For much of the past decade, it has been fashionable to suggest that the senior living sector is struggling with adolescence. 

It’s not too difficult to see why. Let’s face it: More than a few operators have been acting in ways that suggest immaturity, impulsiveness and unwillingness to deal with obvious facts. 

So this might be a good time to ask whether the sector actually is growing up or if it remains mired in a purgatorial state between accountability and immaturity.

For after taking in several sessions at this year’s Argentum Senior Living Executive Conference in San Antonio, it would seem a strong argument could be made for either point of view. 

On the one hand, there is clearly an evolution and revolution taking place across the field. Operators are refining and improving their offerings in ways that demonstrate real progress. 

We also are seeing game-changing disruptors emerge as never before. They are serving up new approaches and challenging conventional wisdom in ways that are truly transforming the sector. 

Moreover, some operators now appear willing to address the largely underserved middle market.

These and other developments would seem to indicate this industry is serious about putting on its big-boy pants.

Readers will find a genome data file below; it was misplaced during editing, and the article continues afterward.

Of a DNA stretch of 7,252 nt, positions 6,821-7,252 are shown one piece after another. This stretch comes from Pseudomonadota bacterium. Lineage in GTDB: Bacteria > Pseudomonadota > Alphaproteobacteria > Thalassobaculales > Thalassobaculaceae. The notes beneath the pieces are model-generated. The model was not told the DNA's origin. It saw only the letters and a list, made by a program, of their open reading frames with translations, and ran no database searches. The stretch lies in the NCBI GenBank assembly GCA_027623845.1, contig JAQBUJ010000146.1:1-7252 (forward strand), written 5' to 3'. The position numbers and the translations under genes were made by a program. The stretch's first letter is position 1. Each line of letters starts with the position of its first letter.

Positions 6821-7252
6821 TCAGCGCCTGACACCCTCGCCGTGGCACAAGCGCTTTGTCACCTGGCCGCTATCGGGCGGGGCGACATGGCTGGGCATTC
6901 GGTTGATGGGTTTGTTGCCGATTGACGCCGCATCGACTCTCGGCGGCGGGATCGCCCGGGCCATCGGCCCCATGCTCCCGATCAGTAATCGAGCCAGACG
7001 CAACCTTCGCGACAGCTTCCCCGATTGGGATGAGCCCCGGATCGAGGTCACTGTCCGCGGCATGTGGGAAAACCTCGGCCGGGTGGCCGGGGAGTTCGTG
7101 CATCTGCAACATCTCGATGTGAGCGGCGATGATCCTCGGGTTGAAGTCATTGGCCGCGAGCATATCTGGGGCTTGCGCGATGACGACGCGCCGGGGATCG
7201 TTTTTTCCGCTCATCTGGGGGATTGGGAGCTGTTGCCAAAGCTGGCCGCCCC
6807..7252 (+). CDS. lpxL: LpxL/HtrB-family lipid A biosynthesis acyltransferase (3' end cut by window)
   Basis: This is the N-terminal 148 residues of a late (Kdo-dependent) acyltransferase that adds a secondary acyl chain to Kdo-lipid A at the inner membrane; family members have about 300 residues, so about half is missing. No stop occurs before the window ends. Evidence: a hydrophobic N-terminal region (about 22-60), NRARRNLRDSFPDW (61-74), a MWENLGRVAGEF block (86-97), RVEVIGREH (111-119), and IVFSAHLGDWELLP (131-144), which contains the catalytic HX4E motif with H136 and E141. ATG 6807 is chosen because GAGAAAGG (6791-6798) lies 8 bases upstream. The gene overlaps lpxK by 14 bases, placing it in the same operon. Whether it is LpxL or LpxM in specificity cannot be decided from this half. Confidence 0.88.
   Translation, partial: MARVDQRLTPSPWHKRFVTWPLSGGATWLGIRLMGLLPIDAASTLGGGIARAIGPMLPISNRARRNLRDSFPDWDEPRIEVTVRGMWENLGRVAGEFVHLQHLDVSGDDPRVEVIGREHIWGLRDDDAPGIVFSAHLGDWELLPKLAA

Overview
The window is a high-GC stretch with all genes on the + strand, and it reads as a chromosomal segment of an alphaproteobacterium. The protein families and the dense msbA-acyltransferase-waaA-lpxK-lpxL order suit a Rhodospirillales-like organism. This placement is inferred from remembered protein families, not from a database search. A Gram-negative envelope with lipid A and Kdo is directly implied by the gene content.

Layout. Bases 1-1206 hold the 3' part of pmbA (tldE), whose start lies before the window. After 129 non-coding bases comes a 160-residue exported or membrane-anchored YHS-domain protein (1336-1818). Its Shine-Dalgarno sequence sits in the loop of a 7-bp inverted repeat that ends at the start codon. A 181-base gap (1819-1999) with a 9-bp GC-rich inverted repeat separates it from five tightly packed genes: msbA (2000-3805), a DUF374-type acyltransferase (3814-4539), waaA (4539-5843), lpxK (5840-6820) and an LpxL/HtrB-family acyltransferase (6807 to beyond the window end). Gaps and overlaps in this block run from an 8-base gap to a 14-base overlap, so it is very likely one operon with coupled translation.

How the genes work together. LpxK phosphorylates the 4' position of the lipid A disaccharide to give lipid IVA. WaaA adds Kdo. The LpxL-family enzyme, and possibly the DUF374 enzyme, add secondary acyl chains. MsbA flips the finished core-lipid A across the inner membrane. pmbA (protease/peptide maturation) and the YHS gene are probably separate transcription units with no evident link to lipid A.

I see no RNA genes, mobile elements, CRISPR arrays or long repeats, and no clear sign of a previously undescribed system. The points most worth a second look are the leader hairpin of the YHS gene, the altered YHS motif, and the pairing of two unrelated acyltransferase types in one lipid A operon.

But at the same time, it remains awfully easy to find operators unwilling to give up the bad habits and poor judgments that so often are associated with the teenage years.

This includes those who insists that the good folks from the insurance sector — who will be calling many of the shots under Medicare Advantage — happily will reward them for innovation and risk-taking. Should that unlikely outcome actually take place, you can be sure it will be more by accident than design.

Let’s not forget that insurance companies exist to make profits, not to make your life better or easier. That does not make them evil. But to believe they will ever put your financial well-being before their own is a dangerously naïve notion.

Still others would like to believe they can transition into the world of post-acute care without compromising on resident autonomy or old ideas about their corporate culture. Let’s just say that accomplishing one will be a pretty tall order. As for doing both? Not likely.

So what is the verdict here? In my view, the jury is still out. 

To be sure, many operators are well on their way to adulthood. But far too many others still have some growing up to do.

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